September 2nd, 2014

Low-Carb Diet Linked to Greater Weight Loss Than Low-Fat Diet

A low-carbohydrate diet is associated with greater weight reduction than a low-fat diet among obese adults, according to an Annals of Internal Medicine study.

Roughly 150 obese adults who were otherwise healthy were randomized to eat either a low-fat (<30% fat) or low-carbohydrate (<40 g/day of digestible carbohydrates) diet. Participants were provided diet-specific handbooks with recipes and meal-planning tips in addition to a daily meal-replacement shake or bar.

At 12 months, the low-carb group had lost 3.5 kilograms more than the low-fat group, even though caloric intakes were similar. The low-carb group also saw greater improvements in body composition, CRP levels, HDL cholesterol, and triglycerides.

NEJM Journal Watch Cardiology editor-in-chief Harlan Krumholz comments: “This study, a welcome trial in an area where we need them, supports the new conventional wisdom that low carb is better than low fat for losing weight — what we do not yet know is which diet is better for lowering risk. That information will require larger trials with much longer follow-up — but we desperately need that information.”

Background: NEJM Journal Watch Cardiology summary on long-term consequences of low-carb diet

2 Responses to “Low-Carb Diet Linked to Greater Weight Loss Than Low-Fat Diet”

  1. Uffe Ravnskov, MD, PhD says:

    Judged from the participants´ mean insulin level at baseline, many of them must have suffered from the metabolic syndrome. A relevant question is therefore if the result would have been even better if the authors had excluded patients with normal insulin sensitivity. For instance, in a dietary trial by Volek et al. including only patients with the metabolic syndrome, the patients had lost on average 10 % of their body weight already after 12 weeks treatment (1).

    The explanation why the result in many dietary trials is less impressive may be because they have included both insulin-sensitive and insulin-resistant patients, and there is evidence that a lowcarb diet is less effective for insulin-sensitive people. As support for that view is a dietary trial by Cornier et al. They found that weight loss in obese insulin-sensitive women was greater on a high-carb diet, whereas women with insulin-resistance lost more on a lowcarb diet (2).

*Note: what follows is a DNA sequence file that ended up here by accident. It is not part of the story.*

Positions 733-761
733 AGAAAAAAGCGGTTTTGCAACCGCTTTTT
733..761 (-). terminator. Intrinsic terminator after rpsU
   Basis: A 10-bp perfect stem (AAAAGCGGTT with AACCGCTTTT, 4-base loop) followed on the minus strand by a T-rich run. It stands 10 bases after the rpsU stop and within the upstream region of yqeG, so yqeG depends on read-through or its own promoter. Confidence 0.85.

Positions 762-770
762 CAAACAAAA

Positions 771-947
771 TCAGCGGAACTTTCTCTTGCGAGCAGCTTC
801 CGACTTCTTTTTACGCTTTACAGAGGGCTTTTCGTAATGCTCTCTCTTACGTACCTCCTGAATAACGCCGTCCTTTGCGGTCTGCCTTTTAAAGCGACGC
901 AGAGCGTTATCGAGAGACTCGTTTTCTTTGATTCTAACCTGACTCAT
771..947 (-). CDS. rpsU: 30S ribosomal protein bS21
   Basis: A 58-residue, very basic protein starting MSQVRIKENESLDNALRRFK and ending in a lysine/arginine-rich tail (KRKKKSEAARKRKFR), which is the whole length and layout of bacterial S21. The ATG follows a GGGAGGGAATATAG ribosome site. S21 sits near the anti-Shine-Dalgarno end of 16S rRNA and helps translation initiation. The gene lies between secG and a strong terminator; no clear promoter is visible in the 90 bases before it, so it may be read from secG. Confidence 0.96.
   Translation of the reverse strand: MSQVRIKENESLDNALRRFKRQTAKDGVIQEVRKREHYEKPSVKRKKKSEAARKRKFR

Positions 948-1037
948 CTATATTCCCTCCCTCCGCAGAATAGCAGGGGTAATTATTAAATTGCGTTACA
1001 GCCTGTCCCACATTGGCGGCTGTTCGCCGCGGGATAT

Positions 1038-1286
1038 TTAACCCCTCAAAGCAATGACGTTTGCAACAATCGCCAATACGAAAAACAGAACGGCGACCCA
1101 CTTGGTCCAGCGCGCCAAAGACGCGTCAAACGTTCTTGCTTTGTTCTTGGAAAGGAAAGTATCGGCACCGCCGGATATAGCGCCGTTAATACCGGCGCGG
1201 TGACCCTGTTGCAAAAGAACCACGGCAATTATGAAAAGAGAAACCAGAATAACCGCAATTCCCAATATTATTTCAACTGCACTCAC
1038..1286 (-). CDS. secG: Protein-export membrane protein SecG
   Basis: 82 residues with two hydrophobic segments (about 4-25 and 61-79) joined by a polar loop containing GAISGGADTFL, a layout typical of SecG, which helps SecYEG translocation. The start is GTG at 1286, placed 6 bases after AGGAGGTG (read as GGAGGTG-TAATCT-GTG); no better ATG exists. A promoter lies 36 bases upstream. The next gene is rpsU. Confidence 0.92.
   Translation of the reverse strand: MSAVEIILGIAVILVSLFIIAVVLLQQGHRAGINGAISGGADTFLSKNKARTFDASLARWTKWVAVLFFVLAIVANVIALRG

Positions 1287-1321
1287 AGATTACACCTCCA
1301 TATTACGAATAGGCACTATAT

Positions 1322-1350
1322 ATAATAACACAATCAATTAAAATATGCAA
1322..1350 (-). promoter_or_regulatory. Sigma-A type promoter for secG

1. Volek JS et al. Carbohydrate restriction has a more favorable impact on the metabolic syndrome than a low fat diet. Lipids. 2009 Apr;44(4):297-309
    2. Cornier MA et al. Insulin sensitivity determines the effectiveness of dietary macronutrient composition on weight loss in obese women. Obes Res. 2005 Apr;13(4):703-9.

  2. H Robert Silverstein, MD says:

    my, my, my: UR, MD, above is rather profound. David Katz, MD, does super analysis of this faulty study today on MedPage. My 2 cents? Here ’tis.

    The Law Of Probability. “If you do things right, most of the time they turn out right but occasionally they will turn out wrong. If you do things wrong, most of the time they will turn out wrong, but occasionally they will turn out right.” Such is the case here: done wrong, turns out right. Consider both primary & secondary goals: higher protein diets are more satisfying but biologically incorrect for humans if you ask a comparative anatomist: this has implications for osteoporosis, adverse changes in gut microbiota, kidney stones, increased production of dangerous cytokines. On the other hand, high carbohydrate diets are less tasty/filling and usually contain refined carbs (which everyone knows are a no-no) & usually are not just based on berries, cooked vegetables (excluding the potato family)/vegetables soups/beans (beans as perfect protein)-which is biologically correct for the human biology. As long as drugs are not used, I have no objection to what method of weight loss is used(even including 1-2 days a week of water or juice fasting) as overweight itself is a prime mover for so many diseases. In time, the high animal protein diets can/should transition to a more biologically correct (ideally organic) unprocessed whole foods diet that focuses primarily on very filling low temp-cooked vegetables/vegetable soups (plus limited amounts of other ideal carbs) in order to maintain both health and weight loss. HRS, MD, FAC